These Things, For Certain

“Grief is love’s souvenir. It’s our proof that we once loved. Grief is the receipt we wave in the air that says to the world: Look! Love was once mine. I love well. Here is my proof that I paid the price.” – Glennon Doyle Melton

I was working in NYC full-time at a literary agency when my father died. I know in the months leading up to that winter I had tried writing stories about him, willing one to be good enough, for me or you or him, I’m not sure. I remember one of my first thoughts though, sitting on the subway about forty minutes after having received the call, being something about knowing my first set of certain things. He’ll never walk me down the aisle, we won’t have that dance, his name never again on my cell screen. I even – heartbreakingly – left him a voicemail on my birthday 24 days after he passed.

I was just a few months out of college – a time when life was endless in its what-ifs. Possibilities were everywhere, the sky the limit. But suddenly, these things. Written in stone beneath the shady canopy of a towering tree in my hometown, his name. My hand on his grave is every word I’d wished I’d said, every moment I’d wished he’d been there for.

The day after the funeral we crossed the George Washington bridge with my father’s dog seated on my lap. Our apartment didn’t allow for dogs. We called our landlord and said it’s all of us or none of us.


Chris and I don’t verbalize the way of our faith to one another. We live it, everyday. This past Saturday morning I stood in the laundry room at the cattle ranch where I work and prayed that He’d take our sweet, mischievous, large-hearted Murphy if he was ready to go. On Sunday morning He answered.

It’s been nearly four years since my heart hurt this deep, like not being able to swallow a rock lodged in your throat, your heart swollen with grief and drowning in tears. The grieving process is a black smoke that wafts about in the air, stopping your breath when it hits you, leaving bruises on your legs from your own raging fists. It is all the things that make this life seemingly unbearable.

Chris and I spent the night laughing at Murphy videos on our couch with our lab sprawled on the floor below us. We are the survivors of everyday life. And tonight, longing to kiss his furry head once more, we are certain of these things: The pearly gates to Heaven are indeed pee-stained. The sound of home is that of pitter-pattering paws. The volume of love is that of a running faucet.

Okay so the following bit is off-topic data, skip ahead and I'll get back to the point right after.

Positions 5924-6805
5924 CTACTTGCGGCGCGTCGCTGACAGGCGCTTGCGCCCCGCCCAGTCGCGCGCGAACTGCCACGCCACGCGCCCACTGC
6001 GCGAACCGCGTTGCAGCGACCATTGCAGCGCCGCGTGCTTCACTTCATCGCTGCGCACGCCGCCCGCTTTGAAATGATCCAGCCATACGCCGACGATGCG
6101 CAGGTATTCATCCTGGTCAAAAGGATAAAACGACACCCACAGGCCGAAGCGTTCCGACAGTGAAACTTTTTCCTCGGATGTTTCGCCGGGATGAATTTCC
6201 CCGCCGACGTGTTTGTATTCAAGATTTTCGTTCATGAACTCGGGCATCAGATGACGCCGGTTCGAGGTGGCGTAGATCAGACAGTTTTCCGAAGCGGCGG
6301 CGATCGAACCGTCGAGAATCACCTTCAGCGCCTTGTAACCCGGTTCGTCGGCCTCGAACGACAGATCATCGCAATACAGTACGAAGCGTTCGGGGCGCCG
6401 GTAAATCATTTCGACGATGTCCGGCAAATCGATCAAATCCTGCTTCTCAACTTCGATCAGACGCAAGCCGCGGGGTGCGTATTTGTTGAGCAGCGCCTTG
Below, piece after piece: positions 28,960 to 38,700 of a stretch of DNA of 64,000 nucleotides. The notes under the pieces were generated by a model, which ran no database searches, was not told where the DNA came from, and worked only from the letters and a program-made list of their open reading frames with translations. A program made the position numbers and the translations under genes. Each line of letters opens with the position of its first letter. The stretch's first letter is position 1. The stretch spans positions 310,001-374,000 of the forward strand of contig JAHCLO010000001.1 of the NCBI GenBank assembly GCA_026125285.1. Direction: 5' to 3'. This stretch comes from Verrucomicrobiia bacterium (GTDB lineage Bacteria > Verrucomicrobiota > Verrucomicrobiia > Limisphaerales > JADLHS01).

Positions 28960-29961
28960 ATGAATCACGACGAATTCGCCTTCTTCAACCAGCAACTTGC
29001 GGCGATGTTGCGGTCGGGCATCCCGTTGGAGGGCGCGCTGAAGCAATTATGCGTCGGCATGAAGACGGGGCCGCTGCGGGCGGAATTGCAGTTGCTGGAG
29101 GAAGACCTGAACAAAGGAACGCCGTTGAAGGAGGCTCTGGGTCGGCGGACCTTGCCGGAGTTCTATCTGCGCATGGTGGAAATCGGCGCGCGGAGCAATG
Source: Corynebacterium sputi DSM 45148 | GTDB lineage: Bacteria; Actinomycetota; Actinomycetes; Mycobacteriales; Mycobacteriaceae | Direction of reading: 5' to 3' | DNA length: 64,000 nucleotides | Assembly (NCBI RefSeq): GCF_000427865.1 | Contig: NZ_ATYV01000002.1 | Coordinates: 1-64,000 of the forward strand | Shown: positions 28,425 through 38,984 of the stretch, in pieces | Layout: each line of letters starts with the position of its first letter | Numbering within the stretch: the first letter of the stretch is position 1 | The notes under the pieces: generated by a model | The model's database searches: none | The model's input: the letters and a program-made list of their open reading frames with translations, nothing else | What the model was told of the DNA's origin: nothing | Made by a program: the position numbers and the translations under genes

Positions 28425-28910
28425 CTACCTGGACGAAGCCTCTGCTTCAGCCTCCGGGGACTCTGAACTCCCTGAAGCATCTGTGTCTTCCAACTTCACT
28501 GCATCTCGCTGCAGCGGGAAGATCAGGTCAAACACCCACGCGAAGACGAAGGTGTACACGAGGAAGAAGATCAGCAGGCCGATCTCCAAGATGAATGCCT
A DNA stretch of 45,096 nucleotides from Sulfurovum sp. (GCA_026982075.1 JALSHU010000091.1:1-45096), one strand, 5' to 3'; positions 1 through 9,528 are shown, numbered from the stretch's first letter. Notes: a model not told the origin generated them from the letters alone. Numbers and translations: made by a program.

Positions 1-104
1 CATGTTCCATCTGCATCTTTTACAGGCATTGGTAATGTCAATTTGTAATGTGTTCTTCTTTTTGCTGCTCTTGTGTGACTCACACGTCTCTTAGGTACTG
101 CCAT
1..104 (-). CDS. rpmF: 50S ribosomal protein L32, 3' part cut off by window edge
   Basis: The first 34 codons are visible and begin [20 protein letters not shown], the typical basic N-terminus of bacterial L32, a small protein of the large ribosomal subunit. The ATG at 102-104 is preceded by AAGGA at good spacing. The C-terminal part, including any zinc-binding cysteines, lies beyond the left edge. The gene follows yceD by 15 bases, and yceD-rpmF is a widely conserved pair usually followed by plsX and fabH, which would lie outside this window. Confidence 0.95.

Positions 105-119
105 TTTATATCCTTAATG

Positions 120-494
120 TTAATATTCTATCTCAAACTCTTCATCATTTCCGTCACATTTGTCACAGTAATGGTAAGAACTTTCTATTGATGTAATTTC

A grocery store ad and 11 years later. Rest easy in the big sky above, my beautiful boy.


Murphy in our Queens, NY apartment


“My own house in Montana? No more leashes?”


Miles of trails at Murphy pace


Heaven & Earth, our Last Best Place


9 thoughts on “These Things, For Certain

  1. tinyhousecypress says:

    I was brought to tears reading you blog this morning. I just purchased a book called ” good grief” not the Charlie Brown one but the other kind that we all have experienced at one time or another. I am sure Murphy had crossed the rainbow bridge by now and will live on through memories that you carry in your 💓. Xoxo

    Liked by 2 people

  2. Lisa Gordon says:

    Oh, Chelsea, I am so very, very sorry.
    They become such a huge part of our lives and take up such a big space in our hearts.
    May your wonderful memories of him bring you comfort.

    I leave you with a quote that a good friend sent to me when I lost one of my dogs…
    “Don’t cry because I am gone. Smile because I was.”

    Fly high, sweet Murphy.

    Liked by 1 person

  3. Hot Rod Cowgirl says:

    I am so sorry for your loss…Murphy looked so happy and I know he blessed your lives very much so. I love all my animals here, but it is so very hard when we loose one. That pain goes deep…I lost my kitty Minnie Mouse in 2014, she was 19 years and six months….her entire life was with me here in our house…she was a part of our hearts…I miss her. I do believe that someday we will see all our beloved animals again…but it sure is hard to loose them here. My heart goes out to you…and will keep you in my prayers. We looked at moving to Hamilton and Stevensville….know the views you have and they are gorgeous! Beautiful beautiful valley….heart felt hugs…


    • Chelsea Lyn Drake says:

      Thank you, so very much. Grief has a way of sneaking up on us sporadically these days. It’s hard. But he was oh so happy, which makes it easier to bear. So sorry to hear of your loss. Words can hardly help but I, too, hold my heart out to you. What a small world! Stevensville has my heart and my roots, and I’m certain you know why.

      Liked by 1 person

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